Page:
The next press secretary of Boris Yeltsin was another graduate of the Faculty of Journalism of Moscow State University, Sergei Medvedev, the only reporter who in August 1991 was able to tell on the air about what was happening in the Russian capital. After that report, he was fired, but soon returned to work at Ostankino. At that time, he interviewed many politicians, including Yeltsin, and from March 15, 1995 to August 13, 1996, he worked as a press secretary and assistant to the President of the Russian Federation. After his retirement, he returned to television, where he eventually became the general director of the Ostankino television company (until December 2017). Since 2016, he has been conducting a documentary series “Mysteries of the Century” on the Zvezda TV channel.

President Yeltsin’s most famous press secretary is Sergei Yastrzhembsky, a position he held from August 1996 to September 1998. The promising diplomat Yastrzhembsky became Yeltsin’s press secretary on the recommendation of Anatoly Chubais. Yastrzhembsky agreed to this work on the condition that he and Yeltsin would work without intermediaries and only the president would be able to dictate to the press secretary what he should publicly voice. Yastrzhembsky was fired because of his opinion on the possible candidacy of the future prime minister, which Yeltsin’s son-in-law Valentin Yumashev regarded as lobbying the interests of Moscow Mayor Yuri Luzhkov. After that, Yastrzhembsky headed the Moscow government for two years, and in January 2000 he joined the team of the new president Vladimir Putin and became his assistant. In 2008, Dmitry Medvedev replaced Putin, but Yastrzhembsky refused the offer to work in his team, resigned and took up creativity.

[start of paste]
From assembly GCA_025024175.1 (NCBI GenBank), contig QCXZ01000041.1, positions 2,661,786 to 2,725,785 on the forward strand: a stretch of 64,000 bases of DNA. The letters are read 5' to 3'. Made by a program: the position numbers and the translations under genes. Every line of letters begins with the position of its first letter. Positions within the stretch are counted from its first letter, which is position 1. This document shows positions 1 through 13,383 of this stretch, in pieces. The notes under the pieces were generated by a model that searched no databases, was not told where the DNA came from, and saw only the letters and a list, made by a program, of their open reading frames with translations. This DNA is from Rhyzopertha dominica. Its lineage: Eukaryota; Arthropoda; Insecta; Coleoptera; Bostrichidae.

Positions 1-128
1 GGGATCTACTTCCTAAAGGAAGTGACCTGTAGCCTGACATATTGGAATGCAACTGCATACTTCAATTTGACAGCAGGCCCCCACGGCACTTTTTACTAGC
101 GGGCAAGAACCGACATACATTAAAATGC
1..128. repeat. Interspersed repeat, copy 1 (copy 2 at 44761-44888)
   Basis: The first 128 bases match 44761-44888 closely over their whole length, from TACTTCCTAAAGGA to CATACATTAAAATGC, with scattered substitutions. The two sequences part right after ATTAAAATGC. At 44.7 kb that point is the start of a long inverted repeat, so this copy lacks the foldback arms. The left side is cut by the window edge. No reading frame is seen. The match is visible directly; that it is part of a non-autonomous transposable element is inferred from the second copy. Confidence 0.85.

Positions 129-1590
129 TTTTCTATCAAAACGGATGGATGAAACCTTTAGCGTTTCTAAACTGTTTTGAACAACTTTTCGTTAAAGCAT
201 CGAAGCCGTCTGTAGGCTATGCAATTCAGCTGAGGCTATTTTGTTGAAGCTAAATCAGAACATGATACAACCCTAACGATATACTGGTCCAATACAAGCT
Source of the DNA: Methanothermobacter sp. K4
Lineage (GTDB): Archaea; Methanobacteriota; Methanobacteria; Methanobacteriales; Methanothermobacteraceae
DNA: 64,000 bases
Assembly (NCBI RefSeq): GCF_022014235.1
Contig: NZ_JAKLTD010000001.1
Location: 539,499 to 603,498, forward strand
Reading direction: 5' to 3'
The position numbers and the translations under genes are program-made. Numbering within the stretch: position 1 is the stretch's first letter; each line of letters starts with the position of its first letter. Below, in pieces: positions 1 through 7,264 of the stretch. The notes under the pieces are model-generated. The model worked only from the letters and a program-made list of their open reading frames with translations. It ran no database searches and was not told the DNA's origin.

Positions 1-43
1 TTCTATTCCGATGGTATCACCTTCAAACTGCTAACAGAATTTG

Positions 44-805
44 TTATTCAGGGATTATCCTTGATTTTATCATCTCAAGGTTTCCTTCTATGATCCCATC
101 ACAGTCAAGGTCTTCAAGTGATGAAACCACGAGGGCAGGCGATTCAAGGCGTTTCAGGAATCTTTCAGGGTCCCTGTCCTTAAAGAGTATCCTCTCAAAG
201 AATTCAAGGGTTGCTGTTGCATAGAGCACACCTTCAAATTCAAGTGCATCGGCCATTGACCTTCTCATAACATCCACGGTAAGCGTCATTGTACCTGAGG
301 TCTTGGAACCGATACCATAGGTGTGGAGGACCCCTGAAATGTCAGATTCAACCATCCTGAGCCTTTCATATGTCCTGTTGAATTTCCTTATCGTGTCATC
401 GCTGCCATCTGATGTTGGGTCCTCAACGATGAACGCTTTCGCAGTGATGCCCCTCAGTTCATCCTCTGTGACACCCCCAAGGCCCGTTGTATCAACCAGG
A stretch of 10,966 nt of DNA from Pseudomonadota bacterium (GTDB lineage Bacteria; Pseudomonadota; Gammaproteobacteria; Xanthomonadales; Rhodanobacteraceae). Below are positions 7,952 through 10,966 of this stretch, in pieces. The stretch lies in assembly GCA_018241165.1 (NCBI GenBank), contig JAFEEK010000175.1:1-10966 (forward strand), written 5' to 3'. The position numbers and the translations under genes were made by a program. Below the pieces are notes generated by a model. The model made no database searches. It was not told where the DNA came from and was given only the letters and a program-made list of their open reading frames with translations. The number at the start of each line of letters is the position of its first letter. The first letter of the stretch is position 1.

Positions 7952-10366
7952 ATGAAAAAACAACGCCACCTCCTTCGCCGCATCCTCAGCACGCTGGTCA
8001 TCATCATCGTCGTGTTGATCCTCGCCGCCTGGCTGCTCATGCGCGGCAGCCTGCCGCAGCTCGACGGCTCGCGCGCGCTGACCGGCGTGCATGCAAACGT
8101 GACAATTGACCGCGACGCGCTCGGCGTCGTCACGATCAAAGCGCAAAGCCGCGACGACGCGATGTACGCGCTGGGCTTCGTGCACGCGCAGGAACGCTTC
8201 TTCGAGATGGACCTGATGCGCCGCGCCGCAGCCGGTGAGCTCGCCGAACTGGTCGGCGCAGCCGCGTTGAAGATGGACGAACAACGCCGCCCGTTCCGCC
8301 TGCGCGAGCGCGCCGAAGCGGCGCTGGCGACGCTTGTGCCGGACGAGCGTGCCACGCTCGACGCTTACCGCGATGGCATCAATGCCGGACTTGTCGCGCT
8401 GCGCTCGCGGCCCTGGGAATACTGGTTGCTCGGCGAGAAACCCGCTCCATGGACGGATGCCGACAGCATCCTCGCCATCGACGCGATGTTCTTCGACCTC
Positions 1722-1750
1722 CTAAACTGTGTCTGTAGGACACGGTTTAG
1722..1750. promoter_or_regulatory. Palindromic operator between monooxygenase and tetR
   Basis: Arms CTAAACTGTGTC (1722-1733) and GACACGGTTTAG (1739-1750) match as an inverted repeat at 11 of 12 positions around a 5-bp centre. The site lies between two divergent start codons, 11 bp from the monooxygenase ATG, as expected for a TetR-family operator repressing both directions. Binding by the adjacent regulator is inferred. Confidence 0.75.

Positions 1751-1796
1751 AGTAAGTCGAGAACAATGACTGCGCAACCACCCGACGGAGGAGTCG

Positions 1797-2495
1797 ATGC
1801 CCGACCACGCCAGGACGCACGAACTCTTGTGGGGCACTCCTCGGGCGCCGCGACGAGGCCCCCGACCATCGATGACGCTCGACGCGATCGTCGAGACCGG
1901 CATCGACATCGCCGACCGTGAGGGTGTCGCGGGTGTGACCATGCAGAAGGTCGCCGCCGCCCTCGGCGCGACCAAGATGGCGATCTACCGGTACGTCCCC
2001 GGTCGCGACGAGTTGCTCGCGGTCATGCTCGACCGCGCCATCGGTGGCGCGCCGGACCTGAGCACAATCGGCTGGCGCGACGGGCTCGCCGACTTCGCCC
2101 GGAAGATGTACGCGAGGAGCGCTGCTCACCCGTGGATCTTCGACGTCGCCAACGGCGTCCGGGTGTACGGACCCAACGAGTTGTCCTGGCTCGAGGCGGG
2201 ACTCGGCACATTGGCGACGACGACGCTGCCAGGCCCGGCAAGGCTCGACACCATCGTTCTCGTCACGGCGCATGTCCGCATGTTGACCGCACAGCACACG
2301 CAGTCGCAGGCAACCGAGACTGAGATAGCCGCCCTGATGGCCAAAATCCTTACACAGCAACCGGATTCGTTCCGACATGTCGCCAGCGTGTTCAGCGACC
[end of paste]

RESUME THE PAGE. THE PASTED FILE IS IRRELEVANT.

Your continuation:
The fifth and last press secretary of Russian President Boris Yeltsin was international journalist Dmitry Yakushkin. After Yeltsin’s resignation, he stayed with him and continued to work as the press secretary of the ex-president. In January 2000, Yakushkin was also appointed Assistant to the Head of the Presidential Administration of the Russian Federation. Since 2006, he worked as a director of Highland Gold Mining. In November 2018, he said that he was engaged only in teaching work and was a professor at the Higher School of Economics.

If the first president of Russia for 9 years changed five press secretaries, then his successor prefers not to throw away press secretaries. In all the years that Vladimir Putin has been in power, and this is more than 22 years, he has had only two press secretaries. For the first two terms of his presidency (2000–2008), his press secretary was Alexei Gromov.

According to the official version, Gromov graduated from the Moscow State University Faculty of History and immediately entered the service of the Ministry of Foreign Affairs of the USSR, then the Russian Federation. Since the Moscow State University did not train diplomatic workers, there is an assumption that Gromov was an employee of the KGB (FSB) under the guise of diplomatic status. In 1996, under the patronage of Sergei Yastrzhembsky, he became a press secretary, and 2 years later – the head of the press service of the presidential administration of the Russian Federation.

Gromov met Putin in the mid-1980s while working in Czechoslovakia. When Putin became acting president in the wake of President Yeltsin’s early resignation, he appointed Gromov as his press secretary. In March 2000, Vladimir Putin was elected president, and Alexei Gromov took the post of press secretary to the President of Russia. On March 26, 2004, after Putin’s reelection for a second term, Gromov was reconfirmed in his position.

From 2008 to 2012, when Dmitry Medvedev was president of Russia, Alexei Gromov worked as deputy head of the presidential administration. In 2012, Putin, who returned to the Kremlin, appointed him first deputy head of the presidential administration, responsible for the media sphere. Gromov has been described as the head of Russian state propaganda, who has controlled Russian media and especially television for more than 22 years.